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ARS Home » Pacific West Area » Hilo, Hawaii » Daniel K. Inouye U.S. Pacific Basin Agricultural Research Center » Tropical Plant Genetic Resources and Disease Research » Research » Publications at this Location » Publication #364893

Research Project: Genetic Improvement and Sustainable Production Systems for Sub-tropical and Tropical Crops in the Pacific Basin

Location: Tropical Plant Genetic Resources and Disease Research

Title: Transcriptome analysis of a Radopholus similis population isolated in Hawai'i

item VIEIRA, PAULO - Virginia Tech
item Myers, Roxana
item Mello, Cathy
item Matsumoto Brower, Tracie
item Kamo, Kathryn

Submitted to: Journal of Nematology
Publication Type: Abstract Only
Publication Acceptance Date: 6/28/2019
Publication Date: 12/31/2019
Citation: Vieira, P., Myers, R.Y., Mello, C.L., Matsumoto Brower, T.K., Kamo, K.K. 2019. Transcriptome analysis of a Radopholus similis population isolated in Hawai'i. Journal of Nematology. 51:43.

Interpretive Summary:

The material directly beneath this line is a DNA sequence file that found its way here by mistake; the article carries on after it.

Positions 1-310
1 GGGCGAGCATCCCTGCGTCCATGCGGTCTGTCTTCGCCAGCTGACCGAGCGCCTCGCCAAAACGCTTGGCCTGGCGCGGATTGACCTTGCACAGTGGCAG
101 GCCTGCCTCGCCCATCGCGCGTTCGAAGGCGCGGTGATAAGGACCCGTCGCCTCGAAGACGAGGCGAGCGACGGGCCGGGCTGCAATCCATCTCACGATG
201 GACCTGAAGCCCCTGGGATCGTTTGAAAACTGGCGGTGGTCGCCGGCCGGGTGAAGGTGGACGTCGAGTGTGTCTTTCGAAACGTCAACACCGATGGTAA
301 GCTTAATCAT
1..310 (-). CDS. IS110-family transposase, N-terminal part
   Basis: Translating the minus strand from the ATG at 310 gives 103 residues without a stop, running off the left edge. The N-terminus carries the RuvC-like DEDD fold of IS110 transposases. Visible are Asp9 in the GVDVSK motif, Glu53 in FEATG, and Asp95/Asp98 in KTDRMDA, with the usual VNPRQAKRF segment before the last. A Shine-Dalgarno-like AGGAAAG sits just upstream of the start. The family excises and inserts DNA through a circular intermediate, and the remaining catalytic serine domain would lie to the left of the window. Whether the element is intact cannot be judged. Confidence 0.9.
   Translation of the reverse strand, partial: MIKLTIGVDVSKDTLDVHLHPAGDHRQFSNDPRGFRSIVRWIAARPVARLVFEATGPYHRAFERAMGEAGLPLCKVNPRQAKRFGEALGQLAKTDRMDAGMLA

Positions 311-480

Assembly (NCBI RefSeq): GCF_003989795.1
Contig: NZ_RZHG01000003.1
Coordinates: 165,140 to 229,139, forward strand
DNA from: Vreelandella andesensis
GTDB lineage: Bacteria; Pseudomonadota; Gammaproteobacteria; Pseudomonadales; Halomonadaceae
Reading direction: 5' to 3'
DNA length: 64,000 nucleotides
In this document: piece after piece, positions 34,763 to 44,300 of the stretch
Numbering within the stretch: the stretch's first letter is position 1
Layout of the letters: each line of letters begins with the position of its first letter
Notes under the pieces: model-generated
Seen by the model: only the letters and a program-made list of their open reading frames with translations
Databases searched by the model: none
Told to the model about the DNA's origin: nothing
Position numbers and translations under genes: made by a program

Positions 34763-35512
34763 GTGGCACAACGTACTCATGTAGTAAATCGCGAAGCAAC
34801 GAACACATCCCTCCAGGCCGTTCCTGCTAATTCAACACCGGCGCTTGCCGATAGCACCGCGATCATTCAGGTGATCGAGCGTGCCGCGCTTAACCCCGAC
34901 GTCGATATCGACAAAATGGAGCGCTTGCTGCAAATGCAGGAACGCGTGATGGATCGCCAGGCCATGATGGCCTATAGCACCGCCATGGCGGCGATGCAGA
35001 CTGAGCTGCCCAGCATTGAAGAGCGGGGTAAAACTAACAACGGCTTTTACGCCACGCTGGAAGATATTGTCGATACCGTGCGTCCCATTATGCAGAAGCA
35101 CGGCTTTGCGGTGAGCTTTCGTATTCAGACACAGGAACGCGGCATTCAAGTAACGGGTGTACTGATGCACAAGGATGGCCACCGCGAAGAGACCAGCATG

Technical Abstract: The burrowing nematode, Radopholus similis, is an economically important pathogen that inflicts damage and yield loss to a wide range of crops. This migratory endoparasite is widely distributed in Hawaii and causes extensive destruction to the root systems of banana and anthurium. In banana, burrowing nematode infestations can lead to decline and toppling of large plants. Infected anthuriums become severely stunted resulting in smaller flowers and yield reductions of up to 50%. To obtain insight into the transcriptome of this species, we used Illumina mRNA sequencing analysis of a mixed population originally collected from a commercial anthurium farm in Hilo, Hawaii. Over 106 million paired end reads were obtained, and a de novo transcriptome assembly resulted in a total of 44,478 transcripts. Homology searches showed significant hit matches to 57.6% of the total number of transcripts using different public databases. Using different comparison analyses, several candidate effector genes were identified, both pioneer genes and transcripts with similarities to other nematode parasitism genes. A small set of candidate effector genes were localized within the esophageal glands of the nematode by in situ hybridization. These analyses provide additional transcriptome data for a migratory and economically important plant-parasitic nematode.